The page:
Behavior Genetics

, Volume 30, Issue 4, pp 321–334 | Cite as

Genetic and Environmental Causes of Covariation in Interview Assessments of Disruptive Behavior in Child and Adolescent Twins

  • Lindon Eaves
  • Michael Rutter
  • Judy L. Silberg
  • Lucinda Shillady
  • Hermine Maes
  • Andrew Pickles


Multirater, face-to-face, interview data relating to conduct disorder (CD), oppositional-defiant disorder (ODD), and inattentive, impulsive, and hyperactive components of attention-deficit hyperactivity disorder (ADHD) in a population-based sample of 1376 pairs of 8- to 16-year-old MZ and DZ twins are analyzed to examine (1) the genetic and environmental causes of correlation among ratings of ODD and CD symptoms and (2) the pattern of genetic and environmental correlation among the three components of ADHD. Parental ratings of ADHD showed marked sibling contrast effects, specific within raters but partly common across components. After these effects were removed, there was a modest genetic correlation between maternal and paternal ratings, but genetic effects were virtually uncorrelated across boys and girls. Genetic correlations among inattention, impulsivity, and hyperactivity were all large but fell well short of unity. There was little evidence that counts of symptoms of CD and ODD were genetically independent but the genetic correlations among ratings of twins, mothers, and fathers were all relatively modest. ODD and CD showed much higher genetic correlations across sexes than did the measures of ADHD. There was no evidence of rater contrast effects or of shared family environment influences in the twin resemblance for ODD and CD.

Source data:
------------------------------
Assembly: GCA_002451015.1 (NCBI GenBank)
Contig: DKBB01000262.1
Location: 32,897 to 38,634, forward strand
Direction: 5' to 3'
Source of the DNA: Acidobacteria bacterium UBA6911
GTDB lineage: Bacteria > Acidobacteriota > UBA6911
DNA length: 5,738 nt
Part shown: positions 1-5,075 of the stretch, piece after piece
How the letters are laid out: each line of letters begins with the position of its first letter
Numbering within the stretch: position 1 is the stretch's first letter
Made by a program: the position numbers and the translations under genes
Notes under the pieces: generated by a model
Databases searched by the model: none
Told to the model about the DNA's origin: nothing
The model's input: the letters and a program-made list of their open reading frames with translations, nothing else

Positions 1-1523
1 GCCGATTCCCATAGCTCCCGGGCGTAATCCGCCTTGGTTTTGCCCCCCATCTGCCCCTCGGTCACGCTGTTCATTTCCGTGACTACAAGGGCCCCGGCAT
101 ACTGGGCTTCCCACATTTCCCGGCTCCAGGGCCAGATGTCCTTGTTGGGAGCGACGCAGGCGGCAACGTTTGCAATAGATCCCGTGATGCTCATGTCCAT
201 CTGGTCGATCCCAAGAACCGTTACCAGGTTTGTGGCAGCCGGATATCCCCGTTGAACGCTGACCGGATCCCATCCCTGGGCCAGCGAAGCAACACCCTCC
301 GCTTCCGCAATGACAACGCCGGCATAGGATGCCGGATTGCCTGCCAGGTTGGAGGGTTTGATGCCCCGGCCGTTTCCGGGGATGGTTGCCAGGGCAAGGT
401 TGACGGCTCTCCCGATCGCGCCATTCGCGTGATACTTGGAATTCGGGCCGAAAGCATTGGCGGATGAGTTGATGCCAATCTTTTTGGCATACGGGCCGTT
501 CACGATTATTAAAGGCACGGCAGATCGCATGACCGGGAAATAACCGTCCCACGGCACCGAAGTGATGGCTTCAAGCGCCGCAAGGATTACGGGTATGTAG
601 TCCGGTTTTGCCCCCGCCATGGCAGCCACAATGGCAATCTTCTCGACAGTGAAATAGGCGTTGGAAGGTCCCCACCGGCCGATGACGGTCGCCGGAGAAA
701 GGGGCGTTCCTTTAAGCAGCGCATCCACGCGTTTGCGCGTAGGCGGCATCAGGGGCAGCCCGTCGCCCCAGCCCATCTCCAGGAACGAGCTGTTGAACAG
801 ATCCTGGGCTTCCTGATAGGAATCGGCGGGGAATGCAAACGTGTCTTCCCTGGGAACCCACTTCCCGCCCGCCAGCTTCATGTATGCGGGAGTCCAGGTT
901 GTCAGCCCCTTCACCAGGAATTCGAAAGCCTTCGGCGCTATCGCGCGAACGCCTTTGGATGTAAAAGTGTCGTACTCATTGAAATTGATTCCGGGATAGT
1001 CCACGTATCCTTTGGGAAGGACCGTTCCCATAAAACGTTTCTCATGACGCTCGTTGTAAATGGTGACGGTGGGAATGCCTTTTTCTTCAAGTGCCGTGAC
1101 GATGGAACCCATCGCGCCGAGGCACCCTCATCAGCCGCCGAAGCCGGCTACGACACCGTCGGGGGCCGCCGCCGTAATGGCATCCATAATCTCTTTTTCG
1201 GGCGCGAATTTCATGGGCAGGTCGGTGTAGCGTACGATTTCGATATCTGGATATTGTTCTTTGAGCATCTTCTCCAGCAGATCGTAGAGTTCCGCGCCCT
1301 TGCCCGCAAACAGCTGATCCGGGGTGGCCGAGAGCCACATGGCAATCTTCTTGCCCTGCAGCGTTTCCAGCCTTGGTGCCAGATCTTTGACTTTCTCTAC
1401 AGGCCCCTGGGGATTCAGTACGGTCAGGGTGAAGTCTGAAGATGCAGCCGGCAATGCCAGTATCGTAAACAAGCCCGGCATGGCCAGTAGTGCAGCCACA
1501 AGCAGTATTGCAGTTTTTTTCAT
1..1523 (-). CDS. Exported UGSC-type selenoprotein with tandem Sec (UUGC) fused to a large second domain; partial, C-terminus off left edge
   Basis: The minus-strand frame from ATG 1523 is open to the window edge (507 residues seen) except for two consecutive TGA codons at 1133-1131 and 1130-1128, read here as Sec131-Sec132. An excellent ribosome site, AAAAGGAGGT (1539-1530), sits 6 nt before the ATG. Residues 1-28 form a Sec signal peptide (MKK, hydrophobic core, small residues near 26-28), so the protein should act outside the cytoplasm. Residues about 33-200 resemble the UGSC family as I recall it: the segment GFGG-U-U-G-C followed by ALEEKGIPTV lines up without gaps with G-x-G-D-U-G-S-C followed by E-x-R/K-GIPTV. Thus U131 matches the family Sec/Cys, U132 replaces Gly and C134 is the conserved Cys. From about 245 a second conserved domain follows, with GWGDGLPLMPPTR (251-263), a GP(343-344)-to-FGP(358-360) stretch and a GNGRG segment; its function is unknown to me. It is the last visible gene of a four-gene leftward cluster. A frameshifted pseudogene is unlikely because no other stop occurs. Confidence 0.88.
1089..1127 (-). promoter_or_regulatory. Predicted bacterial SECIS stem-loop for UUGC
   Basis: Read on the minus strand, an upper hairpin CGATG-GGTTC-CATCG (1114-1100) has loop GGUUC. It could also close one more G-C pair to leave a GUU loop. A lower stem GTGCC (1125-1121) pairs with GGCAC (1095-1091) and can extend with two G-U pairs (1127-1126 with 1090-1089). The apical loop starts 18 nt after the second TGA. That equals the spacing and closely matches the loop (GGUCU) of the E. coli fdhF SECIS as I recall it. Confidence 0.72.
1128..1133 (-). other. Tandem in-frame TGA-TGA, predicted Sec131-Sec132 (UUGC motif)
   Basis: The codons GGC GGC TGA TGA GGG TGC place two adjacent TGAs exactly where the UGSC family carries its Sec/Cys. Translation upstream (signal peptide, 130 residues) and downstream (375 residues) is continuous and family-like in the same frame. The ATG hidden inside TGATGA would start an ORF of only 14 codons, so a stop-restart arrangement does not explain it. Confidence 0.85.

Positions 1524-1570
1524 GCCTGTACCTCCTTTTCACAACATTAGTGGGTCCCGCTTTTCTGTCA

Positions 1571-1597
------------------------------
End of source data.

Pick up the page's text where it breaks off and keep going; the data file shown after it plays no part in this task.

Conduct disorder oppositional-defiant disorder attention-deficit hyperactivity disorder disruptive behavior twins comorbidity heterogeneity sibling contrast 


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Copyright information

© Plenum Publishing Corporation 2000

Authors and Affiliations

  • Lindon Eaves
    • 1
  • Michael Rutter
    • 2
  • Judy L. Silberg
    • 1
  • Lucinda Shillady
    • 1
  • Hermine Maes
    • 1
  • Andrew Pickles
    • 3
  1. 1.Virginia Institute for Psychiatric and Behavioral GeneticsVirginia Commonwealth UniversityRichmond
  2. 2.Social, Genetic and Developmental Psychiatry Research CentreInstitute of PsychiatryLondonEngland
  3. 3.The School of Epidemiology and Health ScienceUniversity of ManchesterManchesterEngland

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